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2006 Porsche Cayman S
I don’t think that I have ever written back-to-back auto reviews before but after Pioneer Centres in San Diego (www.pioneerporsche.com) offered me an opportunity to drive their newest model of Porsche for a day, I felt compelled to tell you about the experience as soon as possible.
The beautiful 2006 Porsche Cayman S is a truly high performance sports car. It ranks right up there with the Corvette Z06 that I drove recently, as well as my heavily modified Datsun 240-Z and Porsche 914-6 autocross cars – both of which I no longer own.
With most automobiles it is easy to find their limits of adhesion and overall road-holding capabilities well within legal road speeds – be they in terms of cornering, braking or accelerating. Going into a turn a bit too quickly, hitting the brakes a bit too late or nailing the accelerator a little too aggressively is usually all that it takes to break traction in a turn or overshoot an intended stop. While those experiences can certainly be exciting, it would be a mistake to confuse less than wonderful handling characteristics and the excitement which comes from them, with the sense of joy one can experience when driving a truly great handling car.
When I drove the Cayman S for the first time, I must confess that I was somewhat disappointed. My trip was not particularly exciting. That was because no matter what driving challenges I encountered, the Cayman S responded to my inputs by doing exactly what I wanted it to, every time – no muss, no fuss.
While the Cayman S can easily be driven in a sedate manner, it is in its element at speed on twisty roads. I took it out again on one of my favorite sections of twisty two-lane highway, but this time it was late in the evening when traffic was light. So, instead of being forced to poke along in traffic I could open it up. Now that was more like it. Finally I could begin to appreciate the Cayman S and get a sense of its awesome road-holding capabilities. Its race-inspired engine comes gloriously to life under hard acceleration, with a deep, throaty roar. Zero to 60 comes quickly, in 5.1 seconds. Yes, I had to back off way too soon every time due to the speed limit, but the car was clearly very able, ready and willing to continue.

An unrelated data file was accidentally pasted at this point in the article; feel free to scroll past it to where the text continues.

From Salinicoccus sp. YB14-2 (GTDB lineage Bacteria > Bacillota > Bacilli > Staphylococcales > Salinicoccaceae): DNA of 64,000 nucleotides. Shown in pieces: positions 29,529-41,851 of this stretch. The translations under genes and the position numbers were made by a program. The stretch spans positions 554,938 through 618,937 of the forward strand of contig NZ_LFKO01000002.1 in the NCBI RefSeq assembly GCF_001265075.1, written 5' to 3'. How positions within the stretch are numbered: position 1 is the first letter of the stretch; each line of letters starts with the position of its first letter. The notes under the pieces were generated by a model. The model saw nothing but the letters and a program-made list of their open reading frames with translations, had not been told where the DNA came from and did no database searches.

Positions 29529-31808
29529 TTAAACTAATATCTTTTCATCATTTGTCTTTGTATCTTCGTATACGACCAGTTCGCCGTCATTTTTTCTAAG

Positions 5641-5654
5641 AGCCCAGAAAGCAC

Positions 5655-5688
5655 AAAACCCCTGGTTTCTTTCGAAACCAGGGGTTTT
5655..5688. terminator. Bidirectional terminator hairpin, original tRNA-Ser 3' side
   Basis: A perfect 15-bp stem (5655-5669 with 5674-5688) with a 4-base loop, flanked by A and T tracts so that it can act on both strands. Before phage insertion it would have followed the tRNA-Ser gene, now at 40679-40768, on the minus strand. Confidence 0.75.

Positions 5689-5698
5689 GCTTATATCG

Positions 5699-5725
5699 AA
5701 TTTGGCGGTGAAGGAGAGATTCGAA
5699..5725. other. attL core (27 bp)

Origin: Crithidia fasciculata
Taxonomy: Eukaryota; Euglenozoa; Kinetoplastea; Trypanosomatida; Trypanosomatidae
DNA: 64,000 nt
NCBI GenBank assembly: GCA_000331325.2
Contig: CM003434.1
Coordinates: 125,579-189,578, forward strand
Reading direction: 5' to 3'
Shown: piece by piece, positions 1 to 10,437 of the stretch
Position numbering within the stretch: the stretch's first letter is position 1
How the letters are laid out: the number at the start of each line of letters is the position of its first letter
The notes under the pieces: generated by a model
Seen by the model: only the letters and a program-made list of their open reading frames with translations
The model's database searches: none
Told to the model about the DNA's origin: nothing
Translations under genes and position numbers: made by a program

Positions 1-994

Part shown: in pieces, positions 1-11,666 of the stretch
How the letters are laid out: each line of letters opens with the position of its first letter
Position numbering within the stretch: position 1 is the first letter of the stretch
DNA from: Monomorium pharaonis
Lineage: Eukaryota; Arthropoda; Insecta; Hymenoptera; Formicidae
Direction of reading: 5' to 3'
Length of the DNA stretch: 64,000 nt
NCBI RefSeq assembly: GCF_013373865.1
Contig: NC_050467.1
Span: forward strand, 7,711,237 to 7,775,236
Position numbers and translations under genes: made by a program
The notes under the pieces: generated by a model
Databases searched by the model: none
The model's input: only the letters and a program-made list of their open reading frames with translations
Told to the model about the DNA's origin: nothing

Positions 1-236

This particular Cayman S was equipped with PASM and the Sport Chrono Package. PASM stands for Porsche Active Suspension Management. It lowers the car for even better road holding, and continually adjusts the suspension to optimize handling based on road conditions and the demands put on the car, moment by moment.
The Sport Chrono Package allows the driver to “reprogram the electronic driver’s aids and engine management system” “at the touch of a button.” Simply press “SPORT” and the car’s demeanor becomes much more aggressive. Cancel the setting or hit a bump in the road and the ride softens appropriately. It is that easy. You can select PASM by itself, if you prefer, or shut the system off.